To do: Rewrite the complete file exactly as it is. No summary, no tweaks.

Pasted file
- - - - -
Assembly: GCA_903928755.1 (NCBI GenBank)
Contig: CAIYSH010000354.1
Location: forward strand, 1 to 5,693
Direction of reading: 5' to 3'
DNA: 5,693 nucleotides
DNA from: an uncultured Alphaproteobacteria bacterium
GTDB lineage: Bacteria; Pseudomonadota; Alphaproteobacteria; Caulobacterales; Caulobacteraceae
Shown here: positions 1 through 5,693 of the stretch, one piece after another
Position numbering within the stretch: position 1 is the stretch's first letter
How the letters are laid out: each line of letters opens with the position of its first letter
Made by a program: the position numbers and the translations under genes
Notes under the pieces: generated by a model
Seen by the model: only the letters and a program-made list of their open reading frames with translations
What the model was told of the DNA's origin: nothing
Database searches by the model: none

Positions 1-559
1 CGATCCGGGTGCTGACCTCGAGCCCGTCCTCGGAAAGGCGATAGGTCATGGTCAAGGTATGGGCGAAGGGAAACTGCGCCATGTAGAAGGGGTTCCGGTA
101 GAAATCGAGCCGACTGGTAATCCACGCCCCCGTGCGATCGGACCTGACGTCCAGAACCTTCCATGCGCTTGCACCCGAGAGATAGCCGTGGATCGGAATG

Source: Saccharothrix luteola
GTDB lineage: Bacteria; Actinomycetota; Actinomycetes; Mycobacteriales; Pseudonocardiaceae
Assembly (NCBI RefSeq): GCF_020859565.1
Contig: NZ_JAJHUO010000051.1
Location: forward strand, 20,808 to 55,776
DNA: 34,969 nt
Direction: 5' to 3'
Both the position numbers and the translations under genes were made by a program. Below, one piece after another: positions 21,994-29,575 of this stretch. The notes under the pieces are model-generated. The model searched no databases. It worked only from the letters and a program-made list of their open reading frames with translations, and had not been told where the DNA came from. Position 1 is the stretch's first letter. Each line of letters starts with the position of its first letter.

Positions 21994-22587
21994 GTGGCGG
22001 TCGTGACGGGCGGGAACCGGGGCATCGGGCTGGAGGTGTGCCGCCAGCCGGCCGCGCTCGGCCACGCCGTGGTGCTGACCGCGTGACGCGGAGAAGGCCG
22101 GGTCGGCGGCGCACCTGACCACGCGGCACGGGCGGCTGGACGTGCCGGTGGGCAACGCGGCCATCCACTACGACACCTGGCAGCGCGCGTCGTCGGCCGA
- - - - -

Assembly: GCA_903928755.1 (NCBI GenBank)
Contig: CAIYSH010000354.1
Location: forward strand, 1 to 5,693
Direction of reading: 5' to 3'
DNA: 5,693 nucleotides
DNA from: an uncultured Alphaproteobacteria bacterium
GTDB lineage: Bacteria; Pseudomonadota; Alphaproteobacteria; Caulobacterales; Caulobacteraceae
Shown here: positions 1 through 5,693 of the stretch, one piece after another
Position numbering within the stretch: position 1 is the stretch's first letter
How the letters are laid out: each line of letters opens with the position of its first letter
Made by a program: the position numbers and the translations under genes
Notes under the pieces: generated by a model
Seen by the model: only the letters and a program-made list of their open reading frames with translations
What the model was told of the DNA's origin: nothing
Database searches by the model: none

Positions 1-559
1 CGATCCGGGTGCTGACCTCGAGCCCGTCCTCGGAAAGGCGATAGGTCATGGTCAAGGTATGGGCGAAGGGAAACTGCGCCATGTAGAAGGGGTTCCGGTA
101 GAAATCGAGCCGACTGGTAATCCACGCCCCCGTGCGATCGGACCTGACGTCCAGAACCTTCCATGCGCTTGCACCCGAGAGATAGCCGTGGATCGGAATG

Source: Saccharothrix luteola
GTDB lineage: Bacteria; Actinomycetota; Actinomycetes; Mycobacteriales; Pseudonocardiaceae
Assembly (NCBI RefSeq): GCF_020859565.1
Contig: NZ_JAJHUO010000051.1
Location: forward strand, 20,808 to 55,776
DNA: 34,969 nt
Direction: 5' to 3'
Both the position numbers and the translations under genes were made by a program. Below, one piece after another: positions 21,994-29,575 of this stretch. The notes under the pieces are model-generated. The model searched no databases. It worked only from the letters and a program-made list of their open reading frames with translations, and had not been told where the DNA came from. Position 1 is the stretch's first letter. Each line of letters starts with the position of its first letter.

Positions 21994-22587
21994 GTGGCGG
22001 TCGTGACGGGCGGGAACCGGGGCATCGGGCTGGAGGTGTGCCGCCAGCCGGCCGCGCTCGGCCACGCCGTGGTGCTGACCGCGTGACGCGGAGAAGGCCG
22101 GGTCGGCGGCGCACCTGACCACGCGGCACGGGCGGCTGGACGTGCCGGTGGGCAACGCGGCCATCCACTACGACACCTGGCAGCGCGCGTCGTCGGCCGA